CHS should update the way homecoming court is decided


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The way CHS elects and chooses its Homecoming Court excludes students who identify as non-binary.

By Nora Holland, Arts Editor

With the arrival of yet another homecoming for CHS students also comes the time to once again vote for homecoming court. This high school tradition, paired along with spirit days and pep rallies, dates back to decades ago.

Although it has been an ongoing tradition, the original idea of homecoming court is now extremely outdated and has become a popularity contest rather than a fun way of celebrating the annual dance.

Homecoming court is a chance to see how well-known a person is among their peers. This reinforces social hierarchies in high school since the more friends a person has, the more nominations and votes a person will receive.

According to a Feb 2015 study of high school students and self worth by, 95 percent of teens have felt inferiority at some point during high school. This could be due to several factors including appearance, but other social insecurities are present in many high schoolers. Homecoming court serves as a competition for who can get the most votes, which in turn can hurt the self esteem of many students.

Homecoming court can also be very heteronormative. It dictates that one boy and one girl win the titles. During high school years, students are trying to find both their identity and what makes them happy. Some students may identify as transgender or non binary, which is now way more widely accepted than it was decades ago.

Not only does homecoming court restrict two people of the same gender winning, but it also undoes the progress the Churchill community has made in accepting students has made by putting students that identify differently out of the running.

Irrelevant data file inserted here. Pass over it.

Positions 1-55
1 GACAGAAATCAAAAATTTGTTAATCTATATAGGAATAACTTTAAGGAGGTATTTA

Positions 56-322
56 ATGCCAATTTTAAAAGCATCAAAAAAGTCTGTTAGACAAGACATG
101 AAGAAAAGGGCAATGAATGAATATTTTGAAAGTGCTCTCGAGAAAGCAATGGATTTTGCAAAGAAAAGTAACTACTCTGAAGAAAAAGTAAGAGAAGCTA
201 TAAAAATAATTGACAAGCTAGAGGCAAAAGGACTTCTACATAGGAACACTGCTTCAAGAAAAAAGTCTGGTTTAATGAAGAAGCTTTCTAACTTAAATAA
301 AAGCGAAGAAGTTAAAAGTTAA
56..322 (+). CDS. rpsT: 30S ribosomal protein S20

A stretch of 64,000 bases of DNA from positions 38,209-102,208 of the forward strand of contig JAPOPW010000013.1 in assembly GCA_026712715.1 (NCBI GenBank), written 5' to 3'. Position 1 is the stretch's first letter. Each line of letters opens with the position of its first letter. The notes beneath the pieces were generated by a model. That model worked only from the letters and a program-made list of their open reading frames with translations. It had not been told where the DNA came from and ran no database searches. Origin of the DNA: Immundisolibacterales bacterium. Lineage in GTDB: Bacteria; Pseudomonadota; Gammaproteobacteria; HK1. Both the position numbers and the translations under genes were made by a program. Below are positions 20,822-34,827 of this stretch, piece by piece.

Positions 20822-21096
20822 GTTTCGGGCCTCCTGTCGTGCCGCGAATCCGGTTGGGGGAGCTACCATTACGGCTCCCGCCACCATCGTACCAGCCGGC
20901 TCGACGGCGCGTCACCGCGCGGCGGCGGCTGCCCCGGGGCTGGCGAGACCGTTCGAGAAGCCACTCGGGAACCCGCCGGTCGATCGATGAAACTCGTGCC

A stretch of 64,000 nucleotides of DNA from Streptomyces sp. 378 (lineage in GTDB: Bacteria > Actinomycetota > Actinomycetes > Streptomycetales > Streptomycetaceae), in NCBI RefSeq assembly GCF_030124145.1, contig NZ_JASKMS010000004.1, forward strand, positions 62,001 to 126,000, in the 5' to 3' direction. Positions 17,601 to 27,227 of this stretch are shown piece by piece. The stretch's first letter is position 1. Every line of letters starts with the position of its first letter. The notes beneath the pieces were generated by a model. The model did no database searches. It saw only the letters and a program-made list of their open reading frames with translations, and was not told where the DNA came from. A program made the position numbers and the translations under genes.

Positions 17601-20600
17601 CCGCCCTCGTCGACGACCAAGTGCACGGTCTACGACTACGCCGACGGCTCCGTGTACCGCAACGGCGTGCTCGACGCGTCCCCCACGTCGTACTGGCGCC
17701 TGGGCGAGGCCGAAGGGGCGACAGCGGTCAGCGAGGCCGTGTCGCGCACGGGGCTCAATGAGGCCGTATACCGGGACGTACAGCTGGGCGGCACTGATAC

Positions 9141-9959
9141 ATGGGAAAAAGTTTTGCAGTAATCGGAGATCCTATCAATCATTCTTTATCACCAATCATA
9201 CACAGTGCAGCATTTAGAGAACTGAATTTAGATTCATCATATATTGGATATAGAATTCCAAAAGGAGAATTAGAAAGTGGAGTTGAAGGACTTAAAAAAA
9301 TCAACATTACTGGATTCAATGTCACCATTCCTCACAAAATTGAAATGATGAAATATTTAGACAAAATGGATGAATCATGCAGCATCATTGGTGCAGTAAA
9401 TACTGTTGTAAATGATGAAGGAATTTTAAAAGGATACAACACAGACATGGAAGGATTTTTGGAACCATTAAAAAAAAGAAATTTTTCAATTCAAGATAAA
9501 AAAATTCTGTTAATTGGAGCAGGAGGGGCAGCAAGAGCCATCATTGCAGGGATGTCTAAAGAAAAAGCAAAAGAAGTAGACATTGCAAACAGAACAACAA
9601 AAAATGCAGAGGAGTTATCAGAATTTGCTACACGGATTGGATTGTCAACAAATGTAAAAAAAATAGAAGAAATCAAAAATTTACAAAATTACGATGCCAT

According to a 2015 US Transgender survey by the National Center for Transgender Equality, 56 percent of students reported that their classmates accepted them after they came out as transgender. The world is evolving, so the titles of homecoming court should be updated to also accept these students.

Even though homecoming court is very old-fashioned, it does serve as a fun way for students to get involved with the school and to show school spirit at the beginning of the school year. It also boosts students confidence among their peers and encourages excitement for the homecoming dance.

However, it is still a source of self esteem issues among many students who did not make the nominations and is in general too old- fashioned for how present-day high school operates due to its gender specifications.
In order to keep the tradition alive but decrease the negative effects that come with such an outdated event, changes must be made. The titles of homecoming queen and king could be replaced with a gender neutral term, like crowns. A change such as this will allow the tradition to continue on while giving students of all genders and identities a chance to participate.